- On Thursday of each week, the manager should check the individual sow cards for the gestation history of those sow that would ideally be moved into the farrowing crates prior to the weekend. Typically, he would focus on sows due to farrow on Day 115.
- He should mark the sows with a history of gestation lengths that are less than 115 days.
- The marked sows should receive a 9ml dose of altrenogest for 3 days starting on Friday (Friday=day 111, Saturday=day 112 and Sunday=day 113).
- The individual administration of altrenogest should be given each morning with a small portion of food directly on the floor in front of the target sow.
- Since the treatment would manipulate the historical gestation length of the treated sows in the database, these animals should be flagged in the database in order to indicate a similar treatment prior to future farrowing dates.
After one month of weekly treatments, the farm manager noted that, on average, the farm selected between 6 and 7 sows for treatment each week. He noted to the veterinarian that the program was successfully implemented and the weekend births were no longer occurring.
After several months, the farm decided to increase the altrenogest treatment to include 60% of the sows prior to farrowing. They have reported that they haven’t had ‘any’ early farrowings prior to 115 day due dates when the protocol was used. The following histogram (Graph 2) of gestation lengths was created after 3 months of the treatment. The distribution of farrowings had started to reflect the impact of the treatment.
Graph 2. Histogram showing the distribution of gestation days on the farm after 3 months of altrenogest treatment.
It is important to consider the cost of the treatment per animal. Throughout the case study the 3 day altrenogest treatment cost approximately $7 per animal (CDN) (5.12 €) or between $42 - 47 (CDN) (31-34 €) per week for 6-7 animals. Prior to the treatment, the farm was losing as many as 3 litters in gestation with a piglet mortality rate of approximately 100%. At the time of the treatment, the pig value at weaning was approximately $40 (29.2 €). The cost:benefit ratio of the treatment was very high at between 1:25 and 1:35.
Table 1 lists some key parameters from the initial production analysis for this farm following the initial implementation of the altrenogest protocol.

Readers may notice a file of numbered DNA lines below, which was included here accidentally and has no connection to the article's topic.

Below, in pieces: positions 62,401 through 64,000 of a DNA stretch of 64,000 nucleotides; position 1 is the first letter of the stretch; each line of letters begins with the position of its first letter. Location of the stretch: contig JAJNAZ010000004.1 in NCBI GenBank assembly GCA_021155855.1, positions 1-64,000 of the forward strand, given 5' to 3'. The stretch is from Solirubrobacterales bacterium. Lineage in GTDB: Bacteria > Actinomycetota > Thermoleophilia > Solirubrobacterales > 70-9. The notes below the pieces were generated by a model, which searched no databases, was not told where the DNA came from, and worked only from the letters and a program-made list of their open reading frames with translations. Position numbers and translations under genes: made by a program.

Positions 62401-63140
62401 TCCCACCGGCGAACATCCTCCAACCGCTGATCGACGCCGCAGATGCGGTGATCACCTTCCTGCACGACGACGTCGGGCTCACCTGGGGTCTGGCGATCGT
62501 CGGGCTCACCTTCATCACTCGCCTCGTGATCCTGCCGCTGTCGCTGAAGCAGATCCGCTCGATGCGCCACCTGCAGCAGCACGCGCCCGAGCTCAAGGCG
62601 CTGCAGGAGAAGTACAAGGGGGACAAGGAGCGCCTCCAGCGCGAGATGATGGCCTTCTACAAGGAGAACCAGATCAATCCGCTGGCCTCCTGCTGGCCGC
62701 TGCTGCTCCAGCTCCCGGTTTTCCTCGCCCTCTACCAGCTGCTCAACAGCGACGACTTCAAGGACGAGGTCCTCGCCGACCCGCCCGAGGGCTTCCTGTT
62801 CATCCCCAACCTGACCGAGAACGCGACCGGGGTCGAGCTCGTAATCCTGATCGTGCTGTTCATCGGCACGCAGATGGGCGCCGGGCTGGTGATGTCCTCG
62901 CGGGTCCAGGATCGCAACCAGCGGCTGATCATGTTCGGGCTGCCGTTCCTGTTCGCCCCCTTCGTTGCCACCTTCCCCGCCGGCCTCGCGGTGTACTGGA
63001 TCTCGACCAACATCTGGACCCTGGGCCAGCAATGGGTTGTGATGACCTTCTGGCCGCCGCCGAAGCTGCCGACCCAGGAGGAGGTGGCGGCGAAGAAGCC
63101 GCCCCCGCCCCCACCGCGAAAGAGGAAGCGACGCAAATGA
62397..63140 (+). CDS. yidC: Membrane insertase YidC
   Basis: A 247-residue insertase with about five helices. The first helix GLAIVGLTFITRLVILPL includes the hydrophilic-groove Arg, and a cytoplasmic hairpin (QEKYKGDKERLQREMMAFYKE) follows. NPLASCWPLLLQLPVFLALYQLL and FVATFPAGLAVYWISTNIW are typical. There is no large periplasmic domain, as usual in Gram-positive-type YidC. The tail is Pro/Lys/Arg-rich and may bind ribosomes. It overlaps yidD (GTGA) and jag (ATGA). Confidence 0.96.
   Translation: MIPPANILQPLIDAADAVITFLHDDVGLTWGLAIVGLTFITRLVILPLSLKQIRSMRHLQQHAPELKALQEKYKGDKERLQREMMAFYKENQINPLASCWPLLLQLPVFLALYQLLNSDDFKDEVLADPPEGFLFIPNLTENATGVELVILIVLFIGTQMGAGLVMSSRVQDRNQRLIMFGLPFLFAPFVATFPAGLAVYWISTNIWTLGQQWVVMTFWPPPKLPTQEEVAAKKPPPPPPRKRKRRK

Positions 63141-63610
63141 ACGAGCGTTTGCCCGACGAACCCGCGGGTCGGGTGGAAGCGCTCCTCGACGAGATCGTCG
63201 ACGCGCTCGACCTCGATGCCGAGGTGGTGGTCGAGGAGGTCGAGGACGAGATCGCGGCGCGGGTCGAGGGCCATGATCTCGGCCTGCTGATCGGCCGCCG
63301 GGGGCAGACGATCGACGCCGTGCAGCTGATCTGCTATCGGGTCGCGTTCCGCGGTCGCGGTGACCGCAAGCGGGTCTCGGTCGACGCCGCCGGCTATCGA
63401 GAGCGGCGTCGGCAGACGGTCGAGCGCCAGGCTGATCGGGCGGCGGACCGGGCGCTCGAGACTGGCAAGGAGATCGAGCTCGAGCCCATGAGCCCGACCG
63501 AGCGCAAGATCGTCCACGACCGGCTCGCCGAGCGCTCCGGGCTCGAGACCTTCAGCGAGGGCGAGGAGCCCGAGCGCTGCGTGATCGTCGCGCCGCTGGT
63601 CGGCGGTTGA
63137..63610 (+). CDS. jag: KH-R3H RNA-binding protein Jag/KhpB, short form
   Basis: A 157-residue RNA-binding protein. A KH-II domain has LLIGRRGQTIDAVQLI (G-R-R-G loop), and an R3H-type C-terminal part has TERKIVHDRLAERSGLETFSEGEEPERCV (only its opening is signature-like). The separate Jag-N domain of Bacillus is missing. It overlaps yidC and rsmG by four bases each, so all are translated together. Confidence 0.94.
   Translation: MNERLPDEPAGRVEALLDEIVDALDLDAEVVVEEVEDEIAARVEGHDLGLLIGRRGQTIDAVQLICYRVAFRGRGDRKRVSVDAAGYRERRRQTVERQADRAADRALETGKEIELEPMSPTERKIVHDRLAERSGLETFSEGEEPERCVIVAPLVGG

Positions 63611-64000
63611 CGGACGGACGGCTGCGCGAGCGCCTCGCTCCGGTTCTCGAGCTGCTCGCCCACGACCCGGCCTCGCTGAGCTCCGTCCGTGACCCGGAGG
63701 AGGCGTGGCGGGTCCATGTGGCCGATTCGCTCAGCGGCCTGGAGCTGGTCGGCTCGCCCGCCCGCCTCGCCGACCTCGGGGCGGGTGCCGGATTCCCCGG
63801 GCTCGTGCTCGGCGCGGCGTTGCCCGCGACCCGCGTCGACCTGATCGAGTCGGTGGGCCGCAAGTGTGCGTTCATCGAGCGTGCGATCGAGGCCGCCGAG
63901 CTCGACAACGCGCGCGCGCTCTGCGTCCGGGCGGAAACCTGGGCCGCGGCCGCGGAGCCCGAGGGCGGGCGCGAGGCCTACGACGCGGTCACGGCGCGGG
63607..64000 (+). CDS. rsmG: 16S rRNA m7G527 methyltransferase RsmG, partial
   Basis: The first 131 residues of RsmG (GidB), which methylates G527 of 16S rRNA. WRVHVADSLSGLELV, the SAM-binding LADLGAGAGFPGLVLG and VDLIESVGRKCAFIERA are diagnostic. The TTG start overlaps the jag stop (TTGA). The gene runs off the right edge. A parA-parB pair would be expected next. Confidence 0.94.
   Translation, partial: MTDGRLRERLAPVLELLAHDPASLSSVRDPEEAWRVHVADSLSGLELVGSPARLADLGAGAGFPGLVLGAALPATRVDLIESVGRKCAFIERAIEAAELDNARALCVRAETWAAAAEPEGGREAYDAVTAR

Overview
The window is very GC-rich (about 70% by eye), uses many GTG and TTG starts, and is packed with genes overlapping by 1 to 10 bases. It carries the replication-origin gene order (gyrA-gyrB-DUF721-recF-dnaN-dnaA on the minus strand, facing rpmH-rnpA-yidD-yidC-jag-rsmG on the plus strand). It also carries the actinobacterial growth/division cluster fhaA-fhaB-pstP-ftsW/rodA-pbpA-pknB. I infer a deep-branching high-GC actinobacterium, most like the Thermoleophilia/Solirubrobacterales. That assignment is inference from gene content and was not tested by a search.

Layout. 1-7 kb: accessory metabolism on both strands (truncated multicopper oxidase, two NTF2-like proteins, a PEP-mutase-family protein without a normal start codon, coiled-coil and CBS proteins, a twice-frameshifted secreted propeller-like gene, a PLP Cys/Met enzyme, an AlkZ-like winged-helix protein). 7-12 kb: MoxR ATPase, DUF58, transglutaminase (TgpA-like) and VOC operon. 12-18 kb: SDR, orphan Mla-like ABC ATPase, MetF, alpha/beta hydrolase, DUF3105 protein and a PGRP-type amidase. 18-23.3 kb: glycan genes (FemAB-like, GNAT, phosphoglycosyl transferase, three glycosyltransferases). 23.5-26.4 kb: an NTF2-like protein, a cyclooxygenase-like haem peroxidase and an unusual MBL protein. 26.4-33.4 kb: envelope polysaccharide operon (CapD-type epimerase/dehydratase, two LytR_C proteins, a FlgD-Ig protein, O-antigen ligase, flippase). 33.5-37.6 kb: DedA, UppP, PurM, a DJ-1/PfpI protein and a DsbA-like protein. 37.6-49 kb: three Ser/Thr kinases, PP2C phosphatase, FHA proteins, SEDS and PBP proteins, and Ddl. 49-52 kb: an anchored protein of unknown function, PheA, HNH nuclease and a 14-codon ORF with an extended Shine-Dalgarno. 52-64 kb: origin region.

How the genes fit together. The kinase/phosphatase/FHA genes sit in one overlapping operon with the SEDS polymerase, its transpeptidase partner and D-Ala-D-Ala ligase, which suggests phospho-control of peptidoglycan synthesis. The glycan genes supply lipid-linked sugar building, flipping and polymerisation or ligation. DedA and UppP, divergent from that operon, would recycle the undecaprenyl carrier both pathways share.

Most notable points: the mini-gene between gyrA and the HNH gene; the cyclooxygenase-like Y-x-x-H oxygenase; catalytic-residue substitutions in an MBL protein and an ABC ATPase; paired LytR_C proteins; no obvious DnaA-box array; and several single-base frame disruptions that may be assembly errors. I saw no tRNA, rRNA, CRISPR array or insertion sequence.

Table 1. Summary of production data before and after altrenogest treatments
|Sows treated with altrenogest||0||416|
|% of sows treated with altrenogest||0 %||62,70 %|
|Gestation length (not induced)||115||115,9|
|Stillborn||6,10 %||5 %|
|Mummified||2 %||1,70 %|
|Pre-weaning mortality rate||15,40 %||15,20 %|
|Average of piglets weaned/litter||9,9||10,3|
|Average weight upon weaning/piglet||6,3||6,1|
- Farrowing crate utilization is maximized.
- Better quality piglets upon weaning as noted by nursery staff: Although the average weaning weight was similar, the farm management felt there were fewer light weight pigs (i.e. increase of minimum weight) and fewer underage piglets at weaning.
- Increase in average lactation days.
- Increase in average lactational feed consumed per day during lactation due to increase in high consumption lactation days.
- Consequent improvement of reproductive parameters due to increase in lactation length and average feed consumption in lactation.
- Decreased Stillborns and Preweaning mortality due to more viable piglets at farrowing.
- Improved worker moral: eliminated early farrowings in gestation and improved quality of animals upon weaning.
- The product has a withdrawal period of 42 days in Canada; the farm had to avoid treating sows that needed to be culled immediately after weaning or plan to house treated animals until the withdrawal period was complete.
- Additional non-productive days added due to withdrawal period and an extended wean to slaughter period with the consequent increase in total feed cost.
|Histogram before treatment||Histogram after treatment|
Graph 3. Histogram showing the shift in gestation length to the right after treatment with altrenogest.